Characterization of the ferret TRB locus guided by V, D, J, and C gene expression analysis
The domestic ferret, Mustela putorius furo, is an important mammalian animal model to study human respiratory infection. However, insufficient genomic annotation hampers detailed studies of ferret T cell responses. In this study, we analyzed the published T cell receptor beta (TRB) locus and performed high-throughput sequencing (HTS) of peripheral blood of four healthy adult ferrets to identify expressed V, D, J, and C genes. The HTS data is used as a guide to manually curate the expressed V, D, J, and C genes. The ferret locus appears to be most similar to that of the dog. Like other mammalian TRB loci, the ferret TRB locus contains a library of variable genes located upstream of two D-J-C gene clusters, followed by a (in the ferret non-functional) V gene with an inverted transcriptional orientation. All TRB genes (expressed or not) reported here have been approved by the IMGT/WHO-IUIS nomenclature committee.
KeywordsT cell receptor TRB locus Ferret (Mustela putorius furo) IMGT Comparative genomics Immune repertoire sequencing
The ferret (Mustela putorius furo) is an important mammalian model species to study human respiratory infections. Ferret infection models are well suited to study the pathogenicity and transmissibility of Coronaviruses (SARS), Pneumoviridae (RSV) and Orthomyxoviruses that include human and avian influenza viruses (Enkirch and von Messling 2015; Oh and Hurt 2016). Ferrets are an attractive mammalian model species for these infections since ferrets and humans share similar lung physiology, and most notably a very similar (viral) receptor distribution throughout the respiratory tract (Belser et al. 2011; van Riel et al. 2006). A significant drawback of the ferret model is a lack of ferret specific reagents for detailed studies of the host immune response to these pathogens. Nevertheless, the use of the ferret model has increased over the years, and its usage, with the recent publication of the ferret (draft) genome (Peng et al. 2014), is likely to increase even further. Currently, little is known about the T cell receptor (TCR) repertoire of the ferret, limiting the options to monitor the immune response of ferrets to experimental infections with influenza virus and other pathogens.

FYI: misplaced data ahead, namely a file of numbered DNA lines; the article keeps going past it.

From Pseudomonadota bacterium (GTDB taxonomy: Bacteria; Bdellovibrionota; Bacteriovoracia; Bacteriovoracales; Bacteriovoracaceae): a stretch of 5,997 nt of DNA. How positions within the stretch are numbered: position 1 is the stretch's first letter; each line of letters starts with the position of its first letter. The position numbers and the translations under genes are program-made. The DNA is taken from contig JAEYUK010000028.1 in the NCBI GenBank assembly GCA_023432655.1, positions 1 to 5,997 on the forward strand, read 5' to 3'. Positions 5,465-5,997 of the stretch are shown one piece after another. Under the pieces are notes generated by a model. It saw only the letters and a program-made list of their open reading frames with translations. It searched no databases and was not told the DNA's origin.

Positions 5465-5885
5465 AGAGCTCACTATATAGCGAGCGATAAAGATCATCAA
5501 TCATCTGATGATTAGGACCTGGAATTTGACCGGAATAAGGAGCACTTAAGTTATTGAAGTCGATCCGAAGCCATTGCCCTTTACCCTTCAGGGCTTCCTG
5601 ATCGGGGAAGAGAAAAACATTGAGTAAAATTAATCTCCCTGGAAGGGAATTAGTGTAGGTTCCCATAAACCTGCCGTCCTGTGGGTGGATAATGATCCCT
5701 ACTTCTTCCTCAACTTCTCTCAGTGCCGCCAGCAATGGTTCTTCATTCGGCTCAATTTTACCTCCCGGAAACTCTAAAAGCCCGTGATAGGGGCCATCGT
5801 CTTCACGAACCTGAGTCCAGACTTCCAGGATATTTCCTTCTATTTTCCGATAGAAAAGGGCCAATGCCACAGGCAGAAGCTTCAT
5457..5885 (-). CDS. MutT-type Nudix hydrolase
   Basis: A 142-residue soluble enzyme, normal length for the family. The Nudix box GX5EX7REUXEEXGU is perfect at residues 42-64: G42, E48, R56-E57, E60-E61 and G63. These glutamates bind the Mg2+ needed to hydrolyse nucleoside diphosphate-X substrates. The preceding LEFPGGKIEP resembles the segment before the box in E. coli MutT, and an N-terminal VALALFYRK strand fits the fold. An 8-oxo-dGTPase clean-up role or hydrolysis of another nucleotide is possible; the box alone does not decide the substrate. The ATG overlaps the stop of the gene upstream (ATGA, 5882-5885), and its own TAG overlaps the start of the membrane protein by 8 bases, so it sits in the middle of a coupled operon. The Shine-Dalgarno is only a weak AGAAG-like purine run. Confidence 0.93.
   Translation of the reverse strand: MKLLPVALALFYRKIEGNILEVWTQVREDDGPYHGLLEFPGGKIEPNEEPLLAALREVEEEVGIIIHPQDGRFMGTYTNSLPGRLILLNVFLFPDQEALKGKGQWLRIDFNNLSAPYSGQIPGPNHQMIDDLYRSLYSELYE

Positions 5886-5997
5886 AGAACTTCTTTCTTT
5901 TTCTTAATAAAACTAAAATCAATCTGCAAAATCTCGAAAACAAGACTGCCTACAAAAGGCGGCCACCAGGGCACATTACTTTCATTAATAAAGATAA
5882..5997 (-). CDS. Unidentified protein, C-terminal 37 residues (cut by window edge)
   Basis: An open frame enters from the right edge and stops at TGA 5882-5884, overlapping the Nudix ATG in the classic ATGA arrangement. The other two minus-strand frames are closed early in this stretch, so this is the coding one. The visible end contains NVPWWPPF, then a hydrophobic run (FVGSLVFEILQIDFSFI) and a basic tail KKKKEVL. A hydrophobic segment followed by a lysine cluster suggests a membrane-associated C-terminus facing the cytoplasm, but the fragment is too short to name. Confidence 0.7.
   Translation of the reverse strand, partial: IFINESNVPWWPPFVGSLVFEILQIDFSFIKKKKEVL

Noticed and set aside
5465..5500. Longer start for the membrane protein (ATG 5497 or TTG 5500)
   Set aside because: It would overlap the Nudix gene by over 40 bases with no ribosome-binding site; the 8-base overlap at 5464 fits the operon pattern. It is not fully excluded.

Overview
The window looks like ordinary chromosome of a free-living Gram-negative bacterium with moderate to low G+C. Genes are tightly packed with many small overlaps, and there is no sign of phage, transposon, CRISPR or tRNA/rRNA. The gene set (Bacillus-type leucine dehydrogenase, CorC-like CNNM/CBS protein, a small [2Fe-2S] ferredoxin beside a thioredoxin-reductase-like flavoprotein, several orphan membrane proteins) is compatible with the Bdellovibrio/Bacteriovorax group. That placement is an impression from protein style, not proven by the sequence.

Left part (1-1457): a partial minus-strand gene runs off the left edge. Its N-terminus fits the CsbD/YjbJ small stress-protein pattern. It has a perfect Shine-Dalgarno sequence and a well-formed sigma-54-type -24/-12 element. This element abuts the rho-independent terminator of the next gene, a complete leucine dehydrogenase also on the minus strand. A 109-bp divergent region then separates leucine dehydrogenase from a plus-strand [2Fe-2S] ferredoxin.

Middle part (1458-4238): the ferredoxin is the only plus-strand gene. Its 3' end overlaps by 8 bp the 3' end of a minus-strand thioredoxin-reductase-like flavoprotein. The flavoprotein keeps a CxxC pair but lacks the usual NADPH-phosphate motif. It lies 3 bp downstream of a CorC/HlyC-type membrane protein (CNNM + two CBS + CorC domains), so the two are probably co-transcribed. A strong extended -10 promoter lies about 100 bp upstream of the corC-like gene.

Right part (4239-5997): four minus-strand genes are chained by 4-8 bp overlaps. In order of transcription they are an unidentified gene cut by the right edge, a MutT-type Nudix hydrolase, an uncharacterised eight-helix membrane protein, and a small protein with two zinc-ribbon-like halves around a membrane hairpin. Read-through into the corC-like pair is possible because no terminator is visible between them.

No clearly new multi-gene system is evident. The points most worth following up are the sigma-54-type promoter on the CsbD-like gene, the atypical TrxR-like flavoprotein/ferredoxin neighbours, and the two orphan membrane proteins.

TCRs mediate recognition of peptide antigens presented to T lymphocytes via the peptide-MHC complex (Davis and Bjorkman 1988). Conventional TCRs are αβ or γδ heterodimers that are formed by somatic rearrangement of Variable (V), Diversity (D), and Joining (J) gene segments for the β and δ chains, and V and J gene segments for the α and γ chains (Davis and Bjorkman 1988). Although the ratio between αβ and γδ T cell subsets is not known for the ferret, the αβ T cells are much more common than γδ T cells in both human and dog (Mineccia et al. 2012). The β chain (at least in humans) tends to interact more closely with the peptide antigen than the α chain (Glanville et al. 2017), making the TRB locus the most interesting first candidate to annotate in detail.
In this study, we annotate the expressed V, D, J, and C genes in the ferret TRB locus by combining genomic information from the locus with HTS of the ferret TRB repertoire. We find that the TRB locus of the ferret has a similar structure to that of other mammalian TRB loci, such as mouse and human (Glusman et al. 2001), bovine (Connelley et al. 2009), dog (Mineccia et al. 2012), and rabbit (Antonacci et al. 2014): a library of V genes, followed by two (or three in bovine) D-J-C clusters. Each cluster consists of one D gene, six or seven (six in ferret) J genes, and a single C gene. The D-J-C clusters are followed by a V gene with an inverted transcriptional orientiation. We also performed a phylogenetic analysis, showing that the ferret V and J genes are indeed most closely related to those of the dog. The ferret locus is small like that of the dog, about 300 Kb, and has a (largely) conserved synteny with the dog TRB locus. Our annotation of the ferret TRB locus will enable detailed studies of T cell responses to support research on novel or improved antiviral strategies for influenza and other viral infections employing the ferret as a model organism. All TRB genes identified in our analysis (expressed or not) have been approved by the IMGT/WHO-IUIS nomenclature committee.